For instance, Gladys’ Luncheonette (a Soul Restaurant that served Chicago’s Bronzeville neighborhood for decades, but recently closed) is re-imagined through imagery as a healthy corner store offering cooking classes. For members of the neighborhood, this is definitely a soft sell; but Schiffer, alongside Orrin Williams and Judith Helfand, is also trying to sell the viability of community development to outside investors (as well as the City of Chicago itself).

The works will illustrate the Center for Urban Transformation’s revitalization plans for shared community spaces such as:

– Locally owned corner stores that will sell nutritious food and provide on-site, healthy cooking classes.

– Year-round, indoor growing sites using aquaponics technology will train and employ community members and supply food to local healthy corner stores.

– Cooking schools or community centers refashioned from blighted homes that will provide holistic living practices through diverse forms of community outreach and education.

– Community gardens created in empty lots.

According to their Kickstarter proposal:

“Each photographic installation will include a text panel encouraging onlookers to send a text message in support of that specific site transformation.  Using a custom-designed SMS text messaging infrastructure and GPS technology, [they] will collect all messages and record the location from which each text was sent.  By pinpointing the different locations and by tracking the amount of public support at each site, we will be able to present a series of interactive, web-based maps to potential funders, policy makers, and city officials.”

This is just the sort of paradigm shift that Darkjive is all about, something I term as Lack versus Fat (outlined fully here). Using the analogy of the coffee can full of grease that my grandmother kept on her stovetop, the grease (and the can itself) could, at first, be considered waste material. But upon reevaluation, it can also be considered a resource that can contribute to the kind of meal that sustains life. The same can be said for abandoned buildings, or so many things in our communities that can be seen as deficits.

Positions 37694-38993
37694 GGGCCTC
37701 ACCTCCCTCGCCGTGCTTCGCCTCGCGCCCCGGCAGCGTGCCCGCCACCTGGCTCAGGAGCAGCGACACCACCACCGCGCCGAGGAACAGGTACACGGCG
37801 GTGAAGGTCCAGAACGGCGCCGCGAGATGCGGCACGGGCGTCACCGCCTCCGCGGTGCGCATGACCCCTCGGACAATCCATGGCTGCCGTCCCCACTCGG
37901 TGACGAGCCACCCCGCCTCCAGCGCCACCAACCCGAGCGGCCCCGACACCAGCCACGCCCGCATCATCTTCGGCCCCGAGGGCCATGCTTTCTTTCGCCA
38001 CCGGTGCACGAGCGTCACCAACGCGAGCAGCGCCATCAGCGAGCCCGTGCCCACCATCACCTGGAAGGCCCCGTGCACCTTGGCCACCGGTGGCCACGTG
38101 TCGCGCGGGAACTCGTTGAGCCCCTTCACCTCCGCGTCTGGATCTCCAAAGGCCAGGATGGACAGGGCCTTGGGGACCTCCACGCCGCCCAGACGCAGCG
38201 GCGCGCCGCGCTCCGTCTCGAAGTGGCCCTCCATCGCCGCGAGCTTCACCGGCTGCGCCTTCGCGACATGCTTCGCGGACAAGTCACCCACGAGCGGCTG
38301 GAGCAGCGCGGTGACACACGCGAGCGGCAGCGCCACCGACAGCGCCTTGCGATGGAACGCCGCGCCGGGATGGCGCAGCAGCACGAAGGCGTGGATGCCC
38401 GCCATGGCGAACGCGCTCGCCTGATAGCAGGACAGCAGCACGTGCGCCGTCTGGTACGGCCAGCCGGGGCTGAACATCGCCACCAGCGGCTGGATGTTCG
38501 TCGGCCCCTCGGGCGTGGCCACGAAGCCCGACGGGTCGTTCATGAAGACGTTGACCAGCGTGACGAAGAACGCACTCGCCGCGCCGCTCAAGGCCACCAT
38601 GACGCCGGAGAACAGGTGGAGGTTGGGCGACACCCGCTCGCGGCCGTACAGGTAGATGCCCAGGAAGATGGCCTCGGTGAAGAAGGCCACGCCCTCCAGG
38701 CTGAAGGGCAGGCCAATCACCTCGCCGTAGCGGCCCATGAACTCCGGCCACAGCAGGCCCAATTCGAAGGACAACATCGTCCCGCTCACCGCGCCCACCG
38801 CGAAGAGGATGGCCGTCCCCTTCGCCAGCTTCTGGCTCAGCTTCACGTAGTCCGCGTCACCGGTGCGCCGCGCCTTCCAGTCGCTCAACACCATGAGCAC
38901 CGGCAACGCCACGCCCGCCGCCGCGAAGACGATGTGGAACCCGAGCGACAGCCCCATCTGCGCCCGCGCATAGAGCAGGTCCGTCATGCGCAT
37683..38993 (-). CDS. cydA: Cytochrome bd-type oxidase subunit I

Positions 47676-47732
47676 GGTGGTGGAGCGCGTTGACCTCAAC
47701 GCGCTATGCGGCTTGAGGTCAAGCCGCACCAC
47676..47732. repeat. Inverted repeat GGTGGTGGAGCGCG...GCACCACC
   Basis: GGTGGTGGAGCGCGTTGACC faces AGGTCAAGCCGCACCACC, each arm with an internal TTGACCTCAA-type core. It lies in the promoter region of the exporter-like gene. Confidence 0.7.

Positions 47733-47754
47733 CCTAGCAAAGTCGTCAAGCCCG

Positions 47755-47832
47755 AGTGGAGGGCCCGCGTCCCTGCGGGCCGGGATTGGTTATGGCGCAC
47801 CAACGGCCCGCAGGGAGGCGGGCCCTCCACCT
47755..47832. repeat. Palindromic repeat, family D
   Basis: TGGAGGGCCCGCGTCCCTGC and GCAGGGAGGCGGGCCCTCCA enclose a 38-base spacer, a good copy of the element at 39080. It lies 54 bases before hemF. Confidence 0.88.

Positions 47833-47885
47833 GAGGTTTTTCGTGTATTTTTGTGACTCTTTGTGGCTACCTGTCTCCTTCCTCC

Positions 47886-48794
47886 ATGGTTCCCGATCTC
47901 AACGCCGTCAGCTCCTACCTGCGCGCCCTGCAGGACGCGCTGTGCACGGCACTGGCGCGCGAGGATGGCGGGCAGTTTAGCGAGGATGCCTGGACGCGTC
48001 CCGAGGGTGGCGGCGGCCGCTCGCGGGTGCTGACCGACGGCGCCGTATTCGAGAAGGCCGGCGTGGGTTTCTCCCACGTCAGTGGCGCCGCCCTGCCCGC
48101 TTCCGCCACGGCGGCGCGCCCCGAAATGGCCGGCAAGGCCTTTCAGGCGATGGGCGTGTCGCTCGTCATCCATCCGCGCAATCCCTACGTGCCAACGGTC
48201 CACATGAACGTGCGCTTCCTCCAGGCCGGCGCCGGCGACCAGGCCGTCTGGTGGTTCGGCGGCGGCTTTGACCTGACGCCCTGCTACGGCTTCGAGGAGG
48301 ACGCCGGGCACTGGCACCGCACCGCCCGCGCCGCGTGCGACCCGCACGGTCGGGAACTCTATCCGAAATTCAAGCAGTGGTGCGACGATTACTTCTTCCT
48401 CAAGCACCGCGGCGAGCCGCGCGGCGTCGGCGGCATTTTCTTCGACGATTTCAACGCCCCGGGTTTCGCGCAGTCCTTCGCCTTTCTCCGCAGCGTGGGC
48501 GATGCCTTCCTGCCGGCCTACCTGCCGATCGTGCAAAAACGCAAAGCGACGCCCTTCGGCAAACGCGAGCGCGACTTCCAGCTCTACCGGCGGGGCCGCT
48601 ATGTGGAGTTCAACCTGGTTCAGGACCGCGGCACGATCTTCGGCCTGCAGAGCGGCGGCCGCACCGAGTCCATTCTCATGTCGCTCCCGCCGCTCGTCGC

for more on the project (which was recently successfully funded via Kickstarter) click here.


Growing Home: reclaiming the earth beneath the concrete.

rooftop garden atop the Gary Comer Youth Center, 71st and South Chicago

I’m itching for spring. Here in Chicago, the weather has been mercifully mild… Visions of a vegetable and herb garden in my backyard dance in my head. I am swooning over Kale and Basil!

But dreams of building up my South Side neighborhood (through green jobs, better food, and economic empowerment) dance, too. I’m a big supporter of localism and building up every community in Chicago with all the resources needed to support a healthy lifestyle. More importantly, though, I think that living a so-called green life shouldn’t be reserved for the rich. I also think we should all be able to access fresh spinach as readily as a flaming hot cheese puff. I’m glad I’m not the only one.

Growing Home Wood St. Farm, Aug. 2010. Photo by Andrew Collings

Check out this video featuring local Green Activist Orrin Williams of Growing Home and the Center for Urban Transformation; just two of many Urban Agriculture initiatives here in Chicago. Their goals are varied and yet unified: providing green jobs and supplying wholesome food for the community.  Orrin is a friend of Darkjive (and a friend of the South Side). Jive on!